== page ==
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A Green Mission for 'Retired' World and Business Leaders

[Editor's Note: David Kenny, president of Akamai Technologies, writes from Davos, Switzerland, where the World Economic Forum is conducting its 41 annual meeting.]

I have an idea about recruiting former heads of state and retired CEOs into a movement for sustaining our world for future generations.

Last night, I saw Bill Clinton at a party, with as much energy and concern for the world as ever. Today, the presidents of Panama and South Africa are sitting next to me, and they clearly have much more to give after their terms end. Additionally, there are CEOs from several companies here who are getting ready to transition.

If all these talented individuals were encouraged to make the next phase of their lives about ensuring the legacy of a sustainable planet, we would most certainly have strong leaders to follow.

The challenge in so many of the sustainability and environment issues here is that the effects take time, and the benefits are years into the future. It takes wisdom to make sacrifice or change in the present to benefit one's descendants.

While many young people have taken up the environmental causes, it would be great if this also became a legacy issue for great leaders. We can create a movement, like Peace Corps or Teach for America, which is designed specifically to use the wisdom and motivation of those who are focused on increasing their legacy.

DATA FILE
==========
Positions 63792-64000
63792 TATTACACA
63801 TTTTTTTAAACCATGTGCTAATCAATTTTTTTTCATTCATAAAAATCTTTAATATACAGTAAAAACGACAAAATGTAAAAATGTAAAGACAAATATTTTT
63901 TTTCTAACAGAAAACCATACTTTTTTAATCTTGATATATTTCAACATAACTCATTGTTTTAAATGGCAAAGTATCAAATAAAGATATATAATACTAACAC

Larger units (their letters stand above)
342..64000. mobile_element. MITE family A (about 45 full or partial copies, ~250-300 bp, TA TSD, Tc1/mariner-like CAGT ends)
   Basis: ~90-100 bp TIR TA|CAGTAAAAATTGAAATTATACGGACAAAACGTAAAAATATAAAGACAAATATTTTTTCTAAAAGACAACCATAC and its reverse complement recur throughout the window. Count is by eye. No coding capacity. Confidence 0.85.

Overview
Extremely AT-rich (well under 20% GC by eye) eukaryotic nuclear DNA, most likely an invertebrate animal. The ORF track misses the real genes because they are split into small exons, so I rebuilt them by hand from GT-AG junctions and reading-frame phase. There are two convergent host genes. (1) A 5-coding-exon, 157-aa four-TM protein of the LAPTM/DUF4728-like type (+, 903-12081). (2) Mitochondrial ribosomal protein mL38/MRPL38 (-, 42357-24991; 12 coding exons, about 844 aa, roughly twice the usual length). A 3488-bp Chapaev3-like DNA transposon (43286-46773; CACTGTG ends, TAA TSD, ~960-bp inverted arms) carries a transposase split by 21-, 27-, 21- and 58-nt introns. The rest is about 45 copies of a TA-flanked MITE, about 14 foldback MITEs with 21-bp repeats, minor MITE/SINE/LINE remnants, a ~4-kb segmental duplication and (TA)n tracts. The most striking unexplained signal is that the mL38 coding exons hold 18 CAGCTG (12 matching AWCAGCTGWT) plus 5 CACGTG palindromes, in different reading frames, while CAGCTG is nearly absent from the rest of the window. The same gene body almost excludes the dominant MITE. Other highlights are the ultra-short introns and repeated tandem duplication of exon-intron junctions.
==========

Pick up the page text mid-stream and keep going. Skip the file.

I believe science and technology will be the only way to create a sustainable world -- but scientists need funding, inspiration, leadership and vision. Retired corporate and public sector leaders can help fund the right projects, and serve as mentors and sounding boards to the scientists. As leaders, they can also help get new technologies adopted by promoting them to society and the business community.

Here is a video of the talk this week between Clinton and World Economic Forum Founder and Executive Chairman Klaus Schwab at Davos:

Image and video courtesy of the World Economic Forum. Photo by Moritz Hager / © World Economic Forum.

Image and video courtesy of the World Economic Forum. Photo by Moritz Hager / © World Economic Forum.

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